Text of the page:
On this page we discuss:

- Conflicts of interest for:

    - Software licence resellers

    - SAM solution providers

    - SAM partners

    - Compliance organisations

What do we mean?
Almost all parties within the SAM market sell more than just their expertise or knowledge.

SAM touches on such a wide range of subjects that it is difficult for people not to want to sell far more than perhaps they should.

The problem as we see it is that if a SAM solution provider or advisor or anyone offering you SAM advice is also selling any of the below, then somewhere along the line there will be a conflict of interest that will compromise the solution you are being offered in one way or another.

We have seen this happen over and over again.

What might they be selling?
Software licences - This is the big one where everyone would love to see a piece of the action.

All of the major resellers in the UK also push a SAM offering.  The problem is that why would you ever want the same company advising you on how many licences you need, oh and by the way we can sell them to you at a good price too.

Our advice would be to always keep your SAM advisor completely separate from your software licence supplier otherwise at some point there will be a conflict that won't work in your interest and it usually involves compliance and a major publisher.

The major resellers usually have the best levels of licensing expertise, so in terms of advice as to what and how to purchase software these are the people that you want to be talking to.

But as far as compliance or SAM in general goes, be far more careful of their remit.

Tools - Next down the list will be audit tools or deployment or network management or server management tools, all of which you will be told have the ability to define your software licence requirements.

Leaving that debate to one side for a moment (SAM tools) the problem here is that the proposed solution will be tied to the ability (or lack of it) of the chosen tool.

All of these tools can be made to work.  Some are better than others (the more you pay the more you tend to get) but the principles required to make them work are pretty much the same across the board.

The point here is that if someone is leading their solution with a tool, they have immediately compromised the integrity of their proposed solution.  They are possibly more interested in earning the commission for selling the tool than solving your SAM issues.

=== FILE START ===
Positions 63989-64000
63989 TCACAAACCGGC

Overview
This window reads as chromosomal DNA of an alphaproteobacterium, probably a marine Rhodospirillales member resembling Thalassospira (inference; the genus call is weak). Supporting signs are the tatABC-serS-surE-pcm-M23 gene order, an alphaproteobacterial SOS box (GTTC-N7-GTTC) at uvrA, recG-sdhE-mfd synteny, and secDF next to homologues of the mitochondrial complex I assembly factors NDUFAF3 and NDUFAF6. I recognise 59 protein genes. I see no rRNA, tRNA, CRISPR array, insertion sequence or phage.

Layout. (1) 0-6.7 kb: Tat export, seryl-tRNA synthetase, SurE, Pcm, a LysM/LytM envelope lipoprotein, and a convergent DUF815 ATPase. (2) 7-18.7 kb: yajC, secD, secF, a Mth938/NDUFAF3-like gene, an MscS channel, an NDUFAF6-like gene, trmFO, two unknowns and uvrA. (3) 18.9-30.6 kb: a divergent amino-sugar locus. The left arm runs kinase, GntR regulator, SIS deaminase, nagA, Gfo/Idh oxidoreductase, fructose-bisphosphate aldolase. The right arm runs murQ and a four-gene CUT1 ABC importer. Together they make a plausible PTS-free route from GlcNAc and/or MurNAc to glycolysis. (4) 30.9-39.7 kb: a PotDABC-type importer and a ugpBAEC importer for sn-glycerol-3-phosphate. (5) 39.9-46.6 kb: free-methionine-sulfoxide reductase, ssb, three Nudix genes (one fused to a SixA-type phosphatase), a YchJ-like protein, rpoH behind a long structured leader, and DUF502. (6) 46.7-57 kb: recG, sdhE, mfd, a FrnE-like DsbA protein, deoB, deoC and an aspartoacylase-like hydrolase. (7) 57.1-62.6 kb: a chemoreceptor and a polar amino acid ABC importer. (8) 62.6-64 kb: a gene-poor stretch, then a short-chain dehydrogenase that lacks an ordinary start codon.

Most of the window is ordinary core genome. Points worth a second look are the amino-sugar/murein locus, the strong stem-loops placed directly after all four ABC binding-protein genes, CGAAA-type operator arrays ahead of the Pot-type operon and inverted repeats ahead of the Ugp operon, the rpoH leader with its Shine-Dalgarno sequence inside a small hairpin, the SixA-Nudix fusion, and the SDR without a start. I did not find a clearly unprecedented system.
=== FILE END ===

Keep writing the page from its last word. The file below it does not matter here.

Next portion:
Other organisations with conflicting interests
Software publisher SAM partners
- When organisations that offer SAM solutions are also affiliated with a software publisher, be very cautious of their ability to work for you rather than the publisher - we discuss this more in our How to handle section.

Particularly if the publisher becomes involved in any kind of ratification of numbers or any confirmation that what has taken place is of good practice.

Does this sound paranoid?  You might very well think so, but unfortunately it is a position created out of several years of witnessing customers of well intended solution providers getting into long drawn out compliance audits which the customer never really benefits from.

For more information on SAM partners see - Microsoft SAM partners and Third party SAM partners

The BSA and local compliance bodies

The BSA are the global software police funded by the publishers.  So any advice from them should be sought with the greatest of care as their first priority is of course the publisher in question.

This is not a comment on the quality of advice available, the BSA website is a good source of basic information, but understand where they are coming from.

Local bodies such as FAST (Federation Against Software Theft) in the UK will always focus on compliance and usually have some involvement with publishers and tool vendors.

The important thing is to understand the nature of such an organisation, who they partner with, who do they talk to and so on.  Certainly in the UK the SAM/compliance/licensing world is a small one and one thing can lead to another with embarrassing speed.

If you are talking to anybody that has a relationship with publishers, then as an end user organisation you must expect the letter of the law to be followed, there will be no opportunity to manage issues away and if there is any non-compliance new licences will have to be purchased.

As long as you are comfortable with that then fine.  Our advice would be to follow the basic steps we lay out in How to do SAM or Reconciliation before speaking to any of the authorities.

Now let's get on with it - How to do SAM...